More than 2,000 join campaign against car park charges at Cannock Chase

More than 2,000 people have now joined a group protesting against a multi-million-pound plan to close car parks, introduce parking charges and manage Cannock Chase over the coming years.

The road near Cannock Chase visitor centre, which was packed full of cars over the bank holiday weekend
The road near Cannock Chase visitor centre, which was packed full of cars over the bank holiday weekend

Save Cannock Chase was formed in June by residents who noticed Chase Road had been closed off during lockdown.

It has been protesting against the £7.8 million masterplan for the Chase ever since.

Thirty five parking areas will be closed and charges applied at another 11 under proposals put forward by the the Cannock Chase Special Area of Conservation Partnership (SAC), which includes many of the borough and district authorities of Staffordshire as well as the county council, although the latter is not a voting member.

Visitors must already pay to park at five Cannock Chase car parks, but the new proposals would expand charges across the 30sq mile site.

Some areas would remain free for drivers while laybys and pull-in areas routinely used by dog walkers, cyclists, runners and other visitors would be be closed off.

Officials say the move is designed to protect wildlife and habitats across the Chase, but critics say charges will put people off visiting the beauty spot.

Camp Field car park is earmarked for closure

A report drawn up on the future of the site shows that introducing the parking changes, "engagement with the public" and future management for the Chase over the next 20 years will cost £7.8m.

It is understood all of the cash will come from housing developers through the Community Infrastructure Levy, which sees money put back into communities by house builders in return for planning permission. Only £1.1m has been allocated so far but leaders say they their projections are based on homes due to be built in the coming years.

Save Cannock Chase held a six-hour litter pick over the bank holiday weekend which dozens of people attended to help clean up the beauty spot, and to find out more information about the campaign.

One of the group's founders, Stuart Haynes, said the event was also to raise funds for Katherine House Hospice, which supported him after his mother died last year.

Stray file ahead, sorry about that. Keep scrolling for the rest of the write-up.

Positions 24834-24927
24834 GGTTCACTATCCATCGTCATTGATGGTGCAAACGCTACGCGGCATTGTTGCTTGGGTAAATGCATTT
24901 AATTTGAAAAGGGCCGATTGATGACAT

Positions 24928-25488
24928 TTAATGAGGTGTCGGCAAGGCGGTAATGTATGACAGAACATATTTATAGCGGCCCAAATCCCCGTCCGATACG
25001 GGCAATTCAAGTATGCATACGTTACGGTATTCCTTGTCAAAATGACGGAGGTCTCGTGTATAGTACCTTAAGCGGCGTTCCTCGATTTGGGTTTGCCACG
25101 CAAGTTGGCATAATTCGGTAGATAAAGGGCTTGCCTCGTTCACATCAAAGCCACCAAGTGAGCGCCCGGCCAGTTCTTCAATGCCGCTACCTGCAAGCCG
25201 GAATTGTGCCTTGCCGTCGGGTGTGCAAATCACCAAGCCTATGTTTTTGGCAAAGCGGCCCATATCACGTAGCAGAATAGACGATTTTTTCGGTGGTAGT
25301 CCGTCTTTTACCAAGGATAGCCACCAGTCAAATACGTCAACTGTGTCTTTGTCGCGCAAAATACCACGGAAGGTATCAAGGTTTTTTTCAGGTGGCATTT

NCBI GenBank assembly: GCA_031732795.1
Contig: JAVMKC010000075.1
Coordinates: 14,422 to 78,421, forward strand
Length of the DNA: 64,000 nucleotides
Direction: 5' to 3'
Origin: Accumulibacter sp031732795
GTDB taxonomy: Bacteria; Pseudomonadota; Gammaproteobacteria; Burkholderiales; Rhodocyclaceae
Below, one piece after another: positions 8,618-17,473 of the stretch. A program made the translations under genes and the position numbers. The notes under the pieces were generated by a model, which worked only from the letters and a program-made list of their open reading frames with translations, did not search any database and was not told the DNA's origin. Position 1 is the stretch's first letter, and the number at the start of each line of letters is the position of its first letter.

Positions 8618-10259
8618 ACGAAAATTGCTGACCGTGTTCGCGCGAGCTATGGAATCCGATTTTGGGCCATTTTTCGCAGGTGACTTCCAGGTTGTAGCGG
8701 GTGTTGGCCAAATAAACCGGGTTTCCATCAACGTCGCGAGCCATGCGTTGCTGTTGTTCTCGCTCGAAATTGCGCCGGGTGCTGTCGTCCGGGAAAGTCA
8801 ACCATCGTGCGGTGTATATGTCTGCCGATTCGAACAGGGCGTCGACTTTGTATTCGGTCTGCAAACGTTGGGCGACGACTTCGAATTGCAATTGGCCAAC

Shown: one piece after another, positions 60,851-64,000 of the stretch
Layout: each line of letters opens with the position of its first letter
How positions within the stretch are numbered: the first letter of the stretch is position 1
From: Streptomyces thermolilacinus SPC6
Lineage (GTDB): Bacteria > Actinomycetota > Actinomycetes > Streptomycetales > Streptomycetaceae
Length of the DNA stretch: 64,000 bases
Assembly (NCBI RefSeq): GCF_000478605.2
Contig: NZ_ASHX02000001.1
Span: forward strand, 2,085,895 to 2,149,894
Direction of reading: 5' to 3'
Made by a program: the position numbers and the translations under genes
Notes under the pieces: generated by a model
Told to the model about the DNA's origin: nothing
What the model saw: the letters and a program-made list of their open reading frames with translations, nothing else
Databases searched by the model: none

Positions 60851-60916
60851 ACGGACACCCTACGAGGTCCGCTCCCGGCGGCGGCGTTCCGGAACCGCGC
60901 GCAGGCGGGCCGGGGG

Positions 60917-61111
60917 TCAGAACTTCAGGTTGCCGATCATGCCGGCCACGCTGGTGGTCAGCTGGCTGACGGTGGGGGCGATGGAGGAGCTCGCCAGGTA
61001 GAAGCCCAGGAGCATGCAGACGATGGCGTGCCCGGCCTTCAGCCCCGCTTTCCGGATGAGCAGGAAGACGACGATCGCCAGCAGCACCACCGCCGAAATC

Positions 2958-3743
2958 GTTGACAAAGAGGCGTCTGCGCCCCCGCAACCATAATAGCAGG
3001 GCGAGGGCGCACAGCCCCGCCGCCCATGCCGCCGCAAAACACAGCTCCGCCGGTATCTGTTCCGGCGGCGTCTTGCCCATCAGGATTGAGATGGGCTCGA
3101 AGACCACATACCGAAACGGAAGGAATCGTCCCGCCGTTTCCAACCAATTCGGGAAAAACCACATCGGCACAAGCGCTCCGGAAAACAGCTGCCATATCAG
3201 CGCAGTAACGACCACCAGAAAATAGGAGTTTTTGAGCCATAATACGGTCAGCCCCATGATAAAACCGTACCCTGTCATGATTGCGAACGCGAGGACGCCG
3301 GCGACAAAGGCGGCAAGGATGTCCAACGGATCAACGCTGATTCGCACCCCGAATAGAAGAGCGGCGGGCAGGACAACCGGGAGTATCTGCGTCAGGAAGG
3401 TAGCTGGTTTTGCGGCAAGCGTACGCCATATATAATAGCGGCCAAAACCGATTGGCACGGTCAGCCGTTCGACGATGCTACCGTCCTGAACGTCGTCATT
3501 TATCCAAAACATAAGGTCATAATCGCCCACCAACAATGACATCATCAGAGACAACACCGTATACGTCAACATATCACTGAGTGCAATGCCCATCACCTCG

Councillor Mandy Dunnett, Chris Ellse and Stuart Haynes next to the entrance of Camp Field car park

The 35-year-old said: “Save Cannock Chase now has more than 2,000 members from right across Staffordshire having formed just three months ago.

"It’s time that the SAC and Staffordshire County Council started listening to the people they are supposed to represent and what better way to do that than by speaking to us directly.

"We wanted to show the council how much we care about the area.

"The first part of the event was at Chase Road and we found hardly any litter there, it told us that people in that area really really care about it."

Save Cannock Chase held a litter pick event which also raised awareness of the plans

Mr Haynes said he formed the group to help people who are disabled or elderly to be able to access the Chase, after watching how his late mother struggled.

He added: "I saw how limited she was with her mobility, she couldn't come on dog walks with us.

"The closures will stop other people who could drive up and look at the birds, I want to look out for these people.

"And people don't want to be forced into heavily-populated areas, these plans were published in March, they were outdated as soon as they were published.

"Most of us who are local just don't go to these places anymore, and if you start charging people won't go there."

Three million visitors per year

Victoria Wilson, Staffordshire County Council cabinet member for communities, said: “Cannock Chase is a place of beauty and we want people to use and enjoy it.

“We expect visitor numbers to increase to around three million people a year by 2026 and at the same time we also have a legal duty to protect the special landscape and rare species that make it such a place of national and international significance.

“Through the SAC millions of pounds from housing developments are being invested in managing use to increase enjoyment, while protecting vulnerable areas.

“Until now parking policy has been in the hands of several different landowners and the SAC initiative aims to create a single parking strategy for 26 square miles of the AONB, which will help manage wear and tear of the landscape.

“Staffordshire County Council already has some car parking charges at Cannock Chase with the money reinvested in the countryside service and the county council has yet to formally consider the SAC proposals and their implementation on SCC land.

“We welcome every contribution to the debate about to manage public access with nature conservation.”

Save Cannock Chase collected responses from nearly 1,000 members over the summer, and 81 per cent said they did not support reduced access to the Chase, while 82 per cent said they did not support further restrictions to parking in laybys and free car parks.

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